you if you'd like, otherwise I could try to get it online. I have an account
    on GitHub, but haven't used it before. I'd like to get it on github
    eventually, but it might take a bit.

    Thank you very much for your help, I really appreciate it.

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  • Brendan Tracey at Apr 12, 2013 at 12:00 am
    Will do, I just wasn't sure if it was preferred that I give a list of
    play.golang.org links or if I should upload it to github

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  • Dave Cheney at Apr 12, 2013 at 12:07 am
    I think the tool is less important that a runnable example.

    On Fri, Apr 12, 2013 at 10:00 AM, Brendan Tracey
    wrote:
    Will do, I just wasn't sure if it was preferred that I give a list of
    play.golang.org links or if I should upload it to github

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  • Dan Kortschak at Apr 12, 2013 at 12:16 am

    On Thu, 2013-04-11 at 17:00 -0700, Brendan Tracey wrote:
    Will do, I just wasn't sure if it was preferred that I give a list of
    play.golang.org links or if I should upload it to github
    Context is a wonderful thing. The playground is good when a minimal
    example can be played with there, not so much when it's more complicated
    than that. Even just a gist of the relevant files would do.

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  • Brendan Tracey at Apr 12, 2013 at 12:36 am
    Yes. I agree it's important.Sorry for the delay, I was trying to condense
    the files into something more manageable. If you'd like, I'd be happy to
    spend more time cleaning the code up. I would try to post a smaller
    example, but I did the best I could above, and it does not reproduce the
    error.

    Main package nnet
    http://play.golang.org/p/eRRoKT_1GK nnet.go
    http://play.golang.org/p/vooYHLrwJS other.go
    http://play.golang.org/p/Xw7jY6oEdx par.go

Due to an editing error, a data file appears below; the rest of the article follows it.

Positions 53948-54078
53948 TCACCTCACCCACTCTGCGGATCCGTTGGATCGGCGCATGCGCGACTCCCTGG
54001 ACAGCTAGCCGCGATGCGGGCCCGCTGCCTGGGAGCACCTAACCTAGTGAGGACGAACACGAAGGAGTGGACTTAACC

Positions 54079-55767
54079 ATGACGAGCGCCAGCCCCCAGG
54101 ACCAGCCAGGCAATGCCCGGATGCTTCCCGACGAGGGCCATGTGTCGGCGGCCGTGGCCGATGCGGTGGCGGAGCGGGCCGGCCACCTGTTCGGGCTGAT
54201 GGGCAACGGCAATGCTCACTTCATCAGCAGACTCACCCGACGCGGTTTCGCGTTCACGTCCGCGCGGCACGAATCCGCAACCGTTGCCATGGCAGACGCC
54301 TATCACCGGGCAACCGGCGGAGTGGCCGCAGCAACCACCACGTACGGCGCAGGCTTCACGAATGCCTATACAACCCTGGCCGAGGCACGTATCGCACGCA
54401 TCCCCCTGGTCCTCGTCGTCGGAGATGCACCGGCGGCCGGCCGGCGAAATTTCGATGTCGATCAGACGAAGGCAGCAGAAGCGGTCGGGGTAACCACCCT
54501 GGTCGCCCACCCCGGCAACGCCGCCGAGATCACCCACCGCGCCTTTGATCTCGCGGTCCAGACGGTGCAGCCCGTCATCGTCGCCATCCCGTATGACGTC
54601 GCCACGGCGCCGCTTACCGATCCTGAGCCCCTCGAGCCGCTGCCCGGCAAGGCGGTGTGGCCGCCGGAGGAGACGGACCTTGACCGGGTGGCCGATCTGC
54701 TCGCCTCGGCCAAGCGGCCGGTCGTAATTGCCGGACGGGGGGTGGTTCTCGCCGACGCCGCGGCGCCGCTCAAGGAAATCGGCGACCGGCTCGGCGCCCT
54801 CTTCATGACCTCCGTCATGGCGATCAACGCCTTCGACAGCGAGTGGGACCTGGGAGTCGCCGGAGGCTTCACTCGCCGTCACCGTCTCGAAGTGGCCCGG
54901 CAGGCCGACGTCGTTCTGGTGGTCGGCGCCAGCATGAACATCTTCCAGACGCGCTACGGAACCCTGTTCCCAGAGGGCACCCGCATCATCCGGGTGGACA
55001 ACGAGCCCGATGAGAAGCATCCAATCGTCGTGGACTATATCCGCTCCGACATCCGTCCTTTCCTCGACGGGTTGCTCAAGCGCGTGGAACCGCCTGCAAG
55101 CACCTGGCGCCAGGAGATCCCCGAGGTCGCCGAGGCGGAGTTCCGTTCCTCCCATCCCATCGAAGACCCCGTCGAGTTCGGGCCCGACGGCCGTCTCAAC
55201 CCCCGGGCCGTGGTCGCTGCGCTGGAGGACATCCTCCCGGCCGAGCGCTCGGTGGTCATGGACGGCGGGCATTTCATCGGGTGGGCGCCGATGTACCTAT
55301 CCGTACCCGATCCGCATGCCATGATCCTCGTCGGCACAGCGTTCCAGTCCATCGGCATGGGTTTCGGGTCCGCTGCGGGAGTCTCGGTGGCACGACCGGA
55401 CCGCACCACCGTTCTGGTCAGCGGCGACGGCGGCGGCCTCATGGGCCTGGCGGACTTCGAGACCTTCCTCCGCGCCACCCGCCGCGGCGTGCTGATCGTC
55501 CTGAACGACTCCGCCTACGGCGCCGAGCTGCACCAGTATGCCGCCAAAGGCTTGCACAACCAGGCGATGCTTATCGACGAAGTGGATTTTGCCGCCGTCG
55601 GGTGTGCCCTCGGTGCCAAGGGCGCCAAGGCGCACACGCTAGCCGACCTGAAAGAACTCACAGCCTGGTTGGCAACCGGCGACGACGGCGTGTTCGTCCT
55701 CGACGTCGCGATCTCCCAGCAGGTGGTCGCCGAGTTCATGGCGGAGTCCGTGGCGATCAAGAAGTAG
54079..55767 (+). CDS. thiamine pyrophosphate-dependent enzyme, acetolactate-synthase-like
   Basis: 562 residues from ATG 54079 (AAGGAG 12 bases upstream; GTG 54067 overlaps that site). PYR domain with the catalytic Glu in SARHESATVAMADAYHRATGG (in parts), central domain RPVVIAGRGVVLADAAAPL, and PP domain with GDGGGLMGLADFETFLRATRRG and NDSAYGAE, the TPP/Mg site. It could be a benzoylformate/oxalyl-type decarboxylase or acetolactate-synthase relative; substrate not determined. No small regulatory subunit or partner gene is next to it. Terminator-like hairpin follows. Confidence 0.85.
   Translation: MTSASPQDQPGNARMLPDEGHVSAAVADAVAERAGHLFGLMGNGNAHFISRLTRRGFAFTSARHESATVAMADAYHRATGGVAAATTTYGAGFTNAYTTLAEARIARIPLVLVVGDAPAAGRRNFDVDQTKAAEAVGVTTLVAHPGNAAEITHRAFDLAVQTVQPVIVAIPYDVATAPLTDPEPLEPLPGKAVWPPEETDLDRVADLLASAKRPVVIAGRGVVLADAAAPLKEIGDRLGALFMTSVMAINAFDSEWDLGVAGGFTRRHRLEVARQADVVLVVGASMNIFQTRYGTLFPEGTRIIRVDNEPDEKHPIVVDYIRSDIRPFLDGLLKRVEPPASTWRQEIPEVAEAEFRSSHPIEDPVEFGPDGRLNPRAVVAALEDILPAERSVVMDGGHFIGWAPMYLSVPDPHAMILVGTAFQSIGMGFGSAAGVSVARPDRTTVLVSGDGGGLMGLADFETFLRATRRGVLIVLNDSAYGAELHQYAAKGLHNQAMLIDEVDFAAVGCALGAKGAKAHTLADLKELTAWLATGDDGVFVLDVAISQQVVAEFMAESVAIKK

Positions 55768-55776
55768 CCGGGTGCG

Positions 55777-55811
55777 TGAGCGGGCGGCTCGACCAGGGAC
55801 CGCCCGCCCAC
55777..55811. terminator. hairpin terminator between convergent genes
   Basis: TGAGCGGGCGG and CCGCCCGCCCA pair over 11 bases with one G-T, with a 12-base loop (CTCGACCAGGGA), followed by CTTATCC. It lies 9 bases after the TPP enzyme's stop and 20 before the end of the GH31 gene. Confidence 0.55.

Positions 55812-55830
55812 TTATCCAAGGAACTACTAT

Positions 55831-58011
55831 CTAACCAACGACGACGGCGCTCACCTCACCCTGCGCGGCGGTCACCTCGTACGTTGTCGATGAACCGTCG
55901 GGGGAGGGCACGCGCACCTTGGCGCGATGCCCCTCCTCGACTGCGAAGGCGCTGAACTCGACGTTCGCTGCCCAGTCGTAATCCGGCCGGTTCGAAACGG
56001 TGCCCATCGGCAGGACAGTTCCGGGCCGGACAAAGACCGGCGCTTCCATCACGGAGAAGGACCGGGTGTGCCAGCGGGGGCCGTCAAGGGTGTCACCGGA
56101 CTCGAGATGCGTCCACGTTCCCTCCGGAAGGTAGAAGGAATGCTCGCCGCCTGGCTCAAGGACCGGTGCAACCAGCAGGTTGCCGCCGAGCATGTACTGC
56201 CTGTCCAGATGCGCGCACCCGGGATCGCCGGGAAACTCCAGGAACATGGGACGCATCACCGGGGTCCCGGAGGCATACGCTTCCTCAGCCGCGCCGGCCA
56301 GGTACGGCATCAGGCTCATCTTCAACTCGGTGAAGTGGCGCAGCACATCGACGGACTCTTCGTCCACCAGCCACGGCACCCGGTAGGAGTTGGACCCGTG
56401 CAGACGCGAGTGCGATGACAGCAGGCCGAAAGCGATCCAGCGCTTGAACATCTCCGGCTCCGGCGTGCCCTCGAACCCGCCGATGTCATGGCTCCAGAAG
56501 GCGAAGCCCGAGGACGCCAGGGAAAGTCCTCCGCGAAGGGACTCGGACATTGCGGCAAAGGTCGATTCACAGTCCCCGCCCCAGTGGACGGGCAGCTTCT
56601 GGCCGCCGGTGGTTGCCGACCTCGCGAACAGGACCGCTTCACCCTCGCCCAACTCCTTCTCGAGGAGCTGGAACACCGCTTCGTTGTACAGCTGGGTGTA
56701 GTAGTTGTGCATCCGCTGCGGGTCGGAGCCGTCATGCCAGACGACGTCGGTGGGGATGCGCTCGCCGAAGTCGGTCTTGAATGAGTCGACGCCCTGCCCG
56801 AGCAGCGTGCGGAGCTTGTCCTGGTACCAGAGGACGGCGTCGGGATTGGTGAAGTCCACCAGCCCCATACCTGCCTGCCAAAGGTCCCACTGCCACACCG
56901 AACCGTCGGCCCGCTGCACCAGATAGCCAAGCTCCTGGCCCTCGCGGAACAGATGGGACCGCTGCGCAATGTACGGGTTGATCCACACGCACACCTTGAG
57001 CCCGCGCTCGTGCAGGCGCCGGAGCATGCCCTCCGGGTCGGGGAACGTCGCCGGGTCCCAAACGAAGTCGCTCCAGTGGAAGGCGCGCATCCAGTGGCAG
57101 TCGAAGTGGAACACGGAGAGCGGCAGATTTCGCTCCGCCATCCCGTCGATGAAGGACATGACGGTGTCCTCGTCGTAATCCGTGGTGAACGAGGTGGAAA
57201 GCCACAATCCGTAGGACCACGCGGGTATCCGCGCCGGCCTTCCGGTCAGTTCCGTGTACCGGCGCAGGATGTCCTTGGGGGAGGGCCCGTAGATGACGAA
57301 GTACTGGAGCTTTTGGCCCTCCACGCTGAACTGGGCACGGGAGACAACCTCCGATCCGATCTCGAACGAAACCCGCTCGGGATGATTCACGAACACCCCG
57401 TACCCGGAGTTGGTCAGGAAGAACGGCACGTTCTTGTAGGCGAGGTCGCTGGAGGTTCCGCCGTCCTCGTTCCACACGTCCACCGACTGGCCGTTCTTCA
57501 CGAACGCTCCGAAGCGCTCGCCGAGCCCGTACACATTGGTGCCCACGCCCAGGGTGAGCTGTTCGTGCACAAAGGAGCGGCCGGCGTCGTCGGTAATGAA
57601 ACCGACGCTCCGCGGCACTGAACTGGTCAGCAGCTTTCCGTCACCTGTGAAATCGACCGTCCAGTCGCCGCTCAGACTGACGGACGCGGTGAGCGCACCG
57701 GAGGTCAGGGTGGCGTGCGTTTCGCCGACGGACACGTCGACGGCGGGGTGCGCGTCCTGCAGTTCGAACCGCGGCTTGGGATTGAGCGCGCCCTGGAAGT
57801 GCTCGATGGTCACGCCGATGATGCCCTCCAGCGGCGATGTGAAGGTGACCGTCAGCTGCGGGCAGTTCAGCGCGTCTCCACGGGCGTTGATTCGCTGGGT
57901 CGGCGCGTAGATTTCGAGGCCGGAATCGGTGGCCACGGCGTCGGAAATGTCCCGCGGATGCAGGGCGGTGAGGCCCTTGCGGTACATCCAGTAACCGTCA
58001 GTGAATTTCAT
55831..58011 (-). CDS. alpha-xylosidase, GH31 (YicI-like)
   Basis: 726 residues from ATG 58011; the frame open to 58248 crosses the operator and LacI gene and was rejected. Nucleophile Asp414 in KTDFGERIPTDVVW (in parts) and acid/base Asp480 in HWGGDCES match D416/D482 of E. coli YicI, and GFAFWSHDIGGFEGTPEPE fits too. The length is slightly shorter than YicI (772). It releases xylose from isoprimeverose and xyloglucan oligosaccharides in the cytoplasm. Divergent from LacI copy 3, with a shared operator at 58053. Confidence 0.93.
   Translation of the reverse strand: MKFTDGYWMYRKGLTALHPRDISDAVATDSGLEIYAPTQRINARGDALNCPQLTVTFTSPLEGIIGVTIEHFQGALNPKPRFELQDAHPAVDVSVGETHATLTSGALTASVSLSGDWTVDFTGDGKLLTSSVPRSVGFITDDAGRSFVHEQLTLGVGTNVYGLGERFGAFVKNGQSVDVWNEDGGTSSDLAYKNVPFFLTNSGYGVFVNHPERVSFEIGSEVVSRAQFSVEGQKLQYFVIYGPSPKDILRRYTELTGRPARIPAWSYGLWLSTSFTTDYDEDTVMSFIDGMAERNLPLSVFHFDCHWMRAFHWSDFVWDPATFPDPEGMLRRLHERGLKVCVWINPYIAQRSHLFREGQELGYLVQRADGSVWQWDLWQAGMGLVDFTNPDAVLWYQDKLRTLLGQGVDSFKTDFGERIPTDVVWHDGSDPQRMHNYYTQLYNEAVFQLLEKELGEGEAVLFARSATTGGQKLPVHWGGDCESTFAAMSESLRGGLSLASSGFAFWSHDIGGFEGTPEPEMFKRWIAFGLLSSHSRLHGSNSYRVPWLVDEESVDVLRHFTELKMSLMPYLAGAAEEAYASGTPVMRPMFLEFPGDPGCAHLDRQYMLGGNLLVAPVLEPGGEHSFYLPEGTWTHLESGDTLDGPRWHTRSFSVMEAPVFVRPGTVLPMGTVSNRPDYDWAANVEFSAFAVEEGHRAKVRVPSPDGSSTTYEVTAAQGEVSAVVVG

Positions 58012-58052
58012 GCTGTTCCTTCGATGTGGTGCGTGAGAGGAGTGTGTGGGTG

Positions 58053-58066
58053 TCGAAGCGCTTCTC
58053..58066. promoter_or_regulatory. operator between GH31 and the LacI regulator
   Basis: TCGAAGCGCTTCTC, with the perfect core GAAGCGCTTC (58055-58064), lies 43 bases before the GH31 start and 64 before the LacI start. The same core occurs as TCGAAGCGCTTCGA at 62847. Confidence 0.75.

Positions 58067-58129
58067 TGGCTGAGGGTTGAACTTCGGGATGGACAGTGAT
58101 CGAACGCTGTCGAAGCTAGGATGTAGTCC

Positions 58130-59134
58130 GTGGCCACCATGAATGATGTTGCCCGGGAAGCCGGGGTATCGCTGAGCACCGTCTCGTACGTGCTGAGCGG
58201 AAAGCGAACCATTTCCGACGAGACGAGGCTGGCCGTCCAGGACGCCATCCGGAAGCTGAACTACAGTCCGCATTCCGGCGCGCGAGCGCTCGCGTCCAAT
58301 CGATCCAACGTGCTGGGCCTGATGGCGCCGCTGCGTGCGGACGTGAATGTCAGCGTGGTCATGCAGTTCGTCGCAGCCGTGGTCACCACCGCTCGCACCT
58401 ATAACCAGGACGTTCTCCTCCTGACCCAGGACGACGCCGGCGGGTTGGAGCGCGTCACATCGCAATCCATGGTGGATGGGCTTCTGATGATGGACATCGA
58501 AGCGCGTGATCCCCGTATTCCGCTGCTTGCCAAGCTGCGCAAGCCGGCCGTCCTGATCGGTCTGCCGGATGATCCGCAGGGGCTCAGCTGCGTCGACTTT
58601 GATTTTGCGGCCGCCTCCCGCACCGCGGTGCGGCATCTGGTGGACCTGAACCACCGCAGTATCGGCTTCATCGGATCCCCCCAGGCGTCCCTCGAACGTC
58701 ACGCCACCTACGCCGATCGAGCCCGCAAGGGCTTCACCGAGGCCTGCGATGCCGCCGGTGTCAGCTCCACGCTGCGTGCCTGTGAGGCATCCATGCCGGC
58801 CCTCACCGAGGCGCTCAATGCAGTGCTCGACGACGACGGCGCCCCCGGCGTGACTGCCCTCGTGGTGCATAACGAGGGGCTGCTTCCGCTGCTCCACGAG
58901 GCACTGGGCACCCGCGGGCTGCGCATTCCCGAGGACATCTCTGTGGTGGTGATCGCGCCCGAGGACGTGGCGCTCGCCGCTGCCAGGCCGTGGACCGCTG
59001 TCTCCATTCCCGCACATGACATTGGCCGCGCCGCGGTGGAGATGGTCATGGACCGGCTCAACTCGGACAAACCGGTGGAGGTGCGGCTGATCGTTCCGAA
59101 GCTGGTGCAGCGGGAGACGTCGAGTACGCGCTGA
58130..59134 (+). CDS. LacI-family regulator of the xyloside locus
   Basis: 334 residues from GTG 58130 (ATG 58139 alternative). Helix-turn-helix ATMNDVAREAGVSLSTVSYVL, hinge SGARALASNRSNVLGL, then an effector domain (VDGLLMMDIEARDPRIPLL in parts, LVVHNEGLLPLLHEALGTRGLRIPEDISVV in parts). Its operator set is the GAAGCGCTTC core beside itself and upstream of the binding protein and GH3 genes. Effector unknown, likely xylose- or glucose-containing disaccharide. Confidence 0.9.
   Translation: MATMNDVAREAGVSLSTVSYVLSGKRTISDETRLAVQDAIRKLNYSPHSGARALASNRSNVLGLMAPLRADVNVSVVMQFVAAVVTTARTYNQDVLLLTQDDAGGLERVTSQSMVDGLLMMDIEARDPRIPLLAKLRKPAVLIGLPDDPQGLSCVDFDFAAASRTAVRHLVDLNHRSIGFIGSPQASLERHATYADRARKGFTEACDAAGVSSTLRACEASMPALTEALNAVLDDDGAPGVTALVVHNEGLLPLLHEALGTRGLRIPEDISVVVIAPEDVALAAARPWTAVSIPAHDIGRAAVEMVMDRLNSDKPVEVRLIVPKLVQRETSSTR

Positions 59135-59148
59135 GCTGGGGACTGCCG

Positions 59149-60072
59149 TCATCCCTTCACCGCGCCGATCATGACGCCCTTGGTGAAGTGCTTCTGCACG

http://play.golang.org/p/RGp6SnGzue nnet_test.go

    Sub-package scale
    http://play.golang.org/p/Q-S0dzR9YA scale.go

    Caller script (also shared above)
    http://play.golang.org/p/cTsntN4Pvd nettest.go


    Thanks again


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  • Dan Kortschak at Apr 12, 2013 at 1:10 am
    When you close the goroutines you close the training and input
    prediction channels when means those cases can proceed. This gives you p
    or t == nil.

    func (net *Net) LaunchGoroutines(nRoutines int) {
    net.numGoroutines = nRoutines
    net.createGoroutineMemory()
    net.trainInputCh = make(chan *trainStruct, nRoutines+2)
    net.trainResultCh = make(chan *trainStruct, nRoutines)
    net.predictInputCh = make(chan *predictStruct, 10)
    net.predictResultCh = make(chan *predictStruct, nRoutines)
    for i := 0; i < nRoutines; i++ {
    go func() {
    for {
    select {
    case t := <-net.trainInputCh:
    t.loss = net.seqLossAndDerivative(
    t.inputs,
    t.trueOutputs,
    t.derivative,
    t.tmpMemory,
    )
    net.trainResultCh <- t
    case p := <-net.predictInputCh:
    net.seqPredict(p.inputs, p.predictions, p.tmpMemory)
    net.predictResultCh <- p
    }
    }
    }()
    }
    }

    func (net *Net) CloseGoroutines() {
    close(net.trainInputCh)
    close(net.predictInputCh)
    }

    func TestLaunchAndCloseGoroutines(t *testing.T) {
    net := &DefaultNet
    err := net.Create("Regression", 5, 5, 6, 5)
    if err != nil {
    t.Errorf("Error during create in test launch and close")
    }
    net.LaunchGoroutines(runtime.NumCPU())
    net.CloseGoroutines()
    }

    If you want to use this approach you'll need to have a specific quit
    chan that you close and then clean up after the goroutine has sort
    itself out. Perhaps look at launchpad.net/tomb for ideas about this.